Masks won’t be required when the public returns to City Council meetings, but capacity will be limited to half

Tuesday night will mark the first time in 476 days that the public will be allowed inside the Bob Foster Civic Chambers for an in-person Long Beach City Council meeting after over a year of remote meetings due to the COVID-19 pandemic.

City Clerk Monique De La Garza said masks won’t be required, but they may be recommended given the recent rise in the Delta variant that has been detected in Long Beach. And there will be a capacity limit of 50%, meaning that about 124 seats will be available for the public. Other than that, the meeting should be pretty normal, she said.

“It’s going to look a lot like a council meeting before the pandemic,” De La Garza said.

This week city health officials confirmed that the more contagious Delta variant, which was originally detected in India, was discovered in Long Beach. Los Angeles County health officials strongly recommended that both vaccinated and unvaccinated persons wear masks when in indoor settings because of how highly contagious the mutation is.

However, Long Beach officials have maintained that it will follow statewide masking guidelines that have yet to weigh in on the Delta variant. De La Garza acknowledged that things are moving quickly and a lot could change by the July 6 council meeting but as of now, state workplace guidelines prohibit the city from enforcing a mask mandate in the council chambers.

“The city manager might put something out recommending that it’s not a bad precautionary measure but it’s not something we can enforce,” De La Garza said.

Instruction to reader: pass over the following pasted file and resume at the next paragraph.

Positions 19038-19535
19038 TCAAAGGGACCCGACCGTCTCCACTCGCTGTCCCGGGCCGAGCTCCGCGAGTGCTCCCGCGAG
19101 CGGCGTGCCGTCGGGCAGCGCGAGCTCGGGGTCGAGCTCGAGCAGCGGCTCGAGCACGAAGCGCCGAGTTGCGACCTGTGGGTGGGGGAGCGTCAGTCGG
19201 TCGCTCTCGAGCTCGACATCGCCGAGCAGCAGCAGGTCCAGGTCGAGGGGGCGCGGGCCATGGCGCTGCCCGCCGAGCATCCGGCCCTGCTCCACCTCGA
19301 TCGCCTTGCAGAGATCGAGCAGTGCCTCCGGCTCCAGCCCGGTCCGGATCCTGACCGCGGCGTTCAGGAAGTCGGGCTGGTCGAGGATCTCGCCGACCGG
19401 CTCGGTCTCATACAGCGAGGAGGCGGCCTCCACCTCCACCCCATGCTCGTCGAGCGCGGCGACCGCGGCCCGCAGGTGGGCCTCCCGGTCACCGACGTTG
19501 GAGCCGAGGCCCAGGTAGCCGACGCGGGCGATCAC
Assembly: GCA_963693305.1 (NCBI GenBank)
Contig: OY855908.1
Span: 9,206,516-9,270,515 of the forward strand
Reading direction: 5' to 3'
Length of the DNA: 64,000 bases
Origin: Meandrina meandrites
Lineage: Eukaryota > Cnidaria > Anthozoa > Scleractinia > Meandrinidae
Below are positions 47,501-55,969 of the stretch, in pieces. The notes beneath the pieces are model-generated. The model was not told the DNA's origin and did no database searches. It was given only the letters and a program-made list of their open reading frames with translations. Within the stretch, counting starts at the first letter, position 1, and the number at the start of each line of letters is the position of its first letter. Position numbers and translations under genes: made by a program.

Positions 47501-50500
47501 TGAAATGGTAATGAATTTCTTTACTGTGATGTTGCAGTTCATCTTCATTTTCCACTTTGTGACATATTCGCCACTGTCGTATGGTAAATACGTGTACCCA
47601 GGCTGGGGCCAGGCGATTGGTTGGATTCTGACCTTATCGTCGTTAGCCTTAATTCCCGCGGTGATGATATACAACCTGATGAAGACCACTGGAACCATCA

Staff and members of the public won’t be discouraged from wearing masks, and De La Garza said she’s likely to wear one herself. A city statement issued Wednesday afternoon said that masks would only be required for unvaccinated persons but offered no details on how the city would verify vaccination status.

The presence of masks won’t be the only change to council meetings.

People will once again be able to give public comment in person, meaning that a COVID-era rule adopted by the council that capped the number of speakers for a given item at 20 is going away. The rule had been criticized for blocking residents’ voices from being heard, and for its potential to be abused by people who have advanced knowledge of council agendas and could claim the 20 spots to stack the deck for a given item.

Members of the public will still have to sign up in advance for the item they want to speak on before the item is called and speakers’ time can be shortened to 90 seconds if more than 10 people sign up for any item. But they won’t have to wait on hold in a Zoom-room like they’ve had to over the past year.

The return of in-person commenting also means that phoning in to give public comment is going away, for now. De La Garza said it would be very labor intensive to run public comment for people in attendance and those calling in, so for now the city will pivot away from it.

It could be forced back, though, by a state law that could require large cities to provide telephonic or internet options for people who are unable to attend and participate in public meetings in person.

Assembly Bill 339, which is still working its way through legislative committees, would apply to cities with more than 250,000 residents. The bill would be in effect until the end of 2023 if approved by the legislature.

De La Garza said that the council could choose to keep those options regardless of what happens at the state level, but she’s yet to receive a communication from a majority of members asking for phone-in public comment to be extended.

“All they have to do is tell me that they want it and we can have it,” De La Garza said.

She said in the coming weeks the city will be deploying tablets inside the chambers to allow the public to sign up for public comment without coming to the clerk’s desk at the front of the chambers. De La Garza’s office is also looking at new software that would make it easier to run in-person and remote public comment in the event the assembly bill is adopted.

Editors note: The story has been updated with new information from the city regarding unvaccinated persons being required to wear masks if they attend City Council meetings. 

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Jason Ruiz covers City Hall and politics for the Long Beach Post.
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